Marine Deoxygenation Predates the End-Triassic Mass Extinction Within the Equatorial Panthalassa and its Influence on Marine Ecosystems Before the Biotic Crisis

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Virginia Tech

The end-Triassic Mass Extinction (ETME) was one of the "Big 5" mass extinctions of the Phanerozoic and is thought to have been caused by a series of environmental changes triggered by the emplacement of the Central Atlantic Magmatic Province (CAMP). While the overall driver of the ETME is well-accepted, the specific roles of subsequent environmental changes in driving the extinction remain unresolved due to both spatial and temporal biases within existing geochemical records. Additionally, recent studies suggest that environmental deterioration may have preceded the emplacement of both CAMP and the ETME. Here, we present nitrogen isotope (δ15N) and iron speciation data from a sedimentary succession located in Grotto Creek, Alaska in order track changes in the marine nitrogen cycle and redox across the upper Norian Stage of the Triassic through lower Hettangain Stage of the Jurassic (~215 to 198 million years ago). The geologic succession at Grotto Creek represents deeper water marine deposition in eastern equatorial Panthalassa, likely capturing regional oceanic redox trends. δ15N records from Grotto Creek show a pronounced positive excursion of +3‰ that initiates in the upper Norian, peaks near the Norian-Rhaetian boundary (NRB; ~208.5), and declines through the ETME and into the Hettangian. Throughout this interval, iron speciation data show persistent anoxic conditions and occasional euxinia occurred in the local bottom waters. We propose that the positive δ15N and iron speciation data from Grotto Creek reflect a progressive deoxygenation of the upper water column with the expansion of the equatorial oxygen minimum zone (OMZ). Specifically, the δ15N excursion reflects a shift in the dominant processing of bioavailable nitrogen from uptake and nitrification under oxic conditions to incomplete denitrification followed by complete denitrification as deoxygenation progressed. Records from existing study sites in other regions of the Panthalassa reflect similar redox fluctuations and support that this deoxygenation was a regional phenomenon. Other recent studies of the Late Norian and Rhaetian also document declines in biodiversity that predate the ETME, as well as, carbon isotope excursions, likely reflecting perturbations to the carbon cycle. Together, this evidence suggests that increasingly low-oxygen conditions initiated at least ~8 Ma before the emplacement of CAMP and likely paved the way for the ETME.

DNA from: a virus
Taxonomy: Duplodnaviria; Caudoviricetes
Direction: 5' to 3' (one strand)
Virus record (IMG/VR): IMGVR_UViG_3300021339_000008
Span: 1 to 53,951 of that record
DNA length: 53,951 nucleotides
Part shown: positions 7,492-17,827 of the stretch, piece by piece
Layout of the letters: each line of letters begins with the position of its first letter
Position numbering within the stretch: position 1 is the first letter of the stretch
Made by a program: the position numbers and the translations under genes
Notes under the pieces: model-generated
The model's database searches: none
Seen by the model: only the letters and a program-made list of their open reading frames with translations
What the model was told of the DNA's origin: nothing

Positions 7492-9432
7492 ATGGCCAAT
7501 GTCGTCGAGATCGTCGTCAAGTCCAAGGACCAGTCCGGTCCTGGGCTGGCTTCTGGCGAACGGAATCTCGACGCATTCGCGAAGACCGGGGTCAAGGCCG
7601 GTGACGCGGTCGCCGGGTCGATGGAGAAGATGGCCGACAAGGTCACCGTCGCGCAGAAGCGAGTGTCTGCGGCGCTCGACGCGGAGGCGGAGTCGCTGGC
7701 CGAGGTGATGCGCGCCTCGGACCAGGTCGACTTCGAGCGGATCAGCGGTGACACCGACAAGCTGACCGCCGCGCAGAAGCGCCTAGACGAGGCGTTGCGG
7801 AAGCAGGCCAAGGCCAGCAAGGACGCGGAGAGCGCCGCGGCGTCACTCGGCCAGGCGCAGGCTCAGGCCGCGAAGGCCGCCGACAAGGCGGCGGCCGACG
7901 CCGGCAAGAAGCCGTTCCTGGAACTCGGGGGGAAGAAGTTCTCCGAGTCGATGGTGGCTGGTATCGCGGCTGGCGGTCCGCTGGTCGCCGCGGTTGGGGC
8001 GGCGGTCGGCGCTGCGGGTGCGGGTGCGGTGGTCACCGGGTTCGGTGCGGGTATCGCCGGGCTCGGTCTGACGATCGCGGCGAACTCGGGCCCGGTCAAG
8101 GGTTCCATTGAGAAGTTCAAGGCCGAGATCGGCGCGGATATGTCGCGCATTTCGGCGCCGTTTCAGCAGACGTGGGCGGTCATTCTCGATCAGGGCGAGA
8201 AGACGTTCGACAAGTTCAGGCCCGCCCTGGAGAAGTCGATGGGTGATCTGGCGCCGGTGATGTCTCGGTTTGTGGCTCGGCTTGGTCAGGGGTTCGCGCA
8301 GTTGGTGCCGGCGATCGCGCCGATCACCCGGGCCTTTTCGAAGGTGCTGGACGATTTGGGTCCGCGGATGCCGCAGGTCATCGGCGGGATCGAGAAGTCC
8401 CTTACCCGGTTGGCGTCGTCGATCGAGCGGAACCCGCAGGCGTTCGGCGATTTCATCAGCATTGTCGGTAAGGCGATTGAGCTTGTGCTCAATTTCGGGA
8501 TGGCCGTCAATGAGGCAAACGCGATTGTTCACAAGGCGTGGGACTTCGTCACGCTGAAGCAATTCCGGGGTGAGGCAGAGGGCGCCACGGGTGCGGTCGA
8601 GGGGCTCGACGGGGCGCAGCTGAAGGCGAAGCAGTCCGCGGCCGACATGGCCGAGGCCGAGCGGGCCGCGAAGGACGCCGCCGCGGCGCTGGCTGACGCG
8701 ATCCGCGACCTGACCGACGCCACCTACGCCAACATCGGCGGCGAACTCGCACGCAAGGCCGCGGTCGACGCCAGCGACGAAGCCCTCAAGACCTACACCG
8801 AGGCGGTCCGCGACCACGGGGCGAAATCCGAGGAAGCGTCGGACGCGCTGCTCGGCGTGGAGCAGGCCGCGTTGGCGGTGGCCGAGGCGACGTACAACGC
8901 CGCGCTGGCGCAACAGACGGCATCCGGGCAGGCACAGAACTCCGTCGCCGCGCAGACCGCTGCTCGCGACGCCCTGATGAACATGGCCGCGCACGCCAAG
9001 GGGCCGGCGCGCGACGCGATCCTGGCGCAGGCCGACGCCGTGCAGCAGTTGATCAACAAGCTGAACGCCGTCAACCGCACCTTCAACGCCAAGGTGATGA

end-Triassic, Deoxygenation, Nitrogen, Extinction, Norian, Rhaetian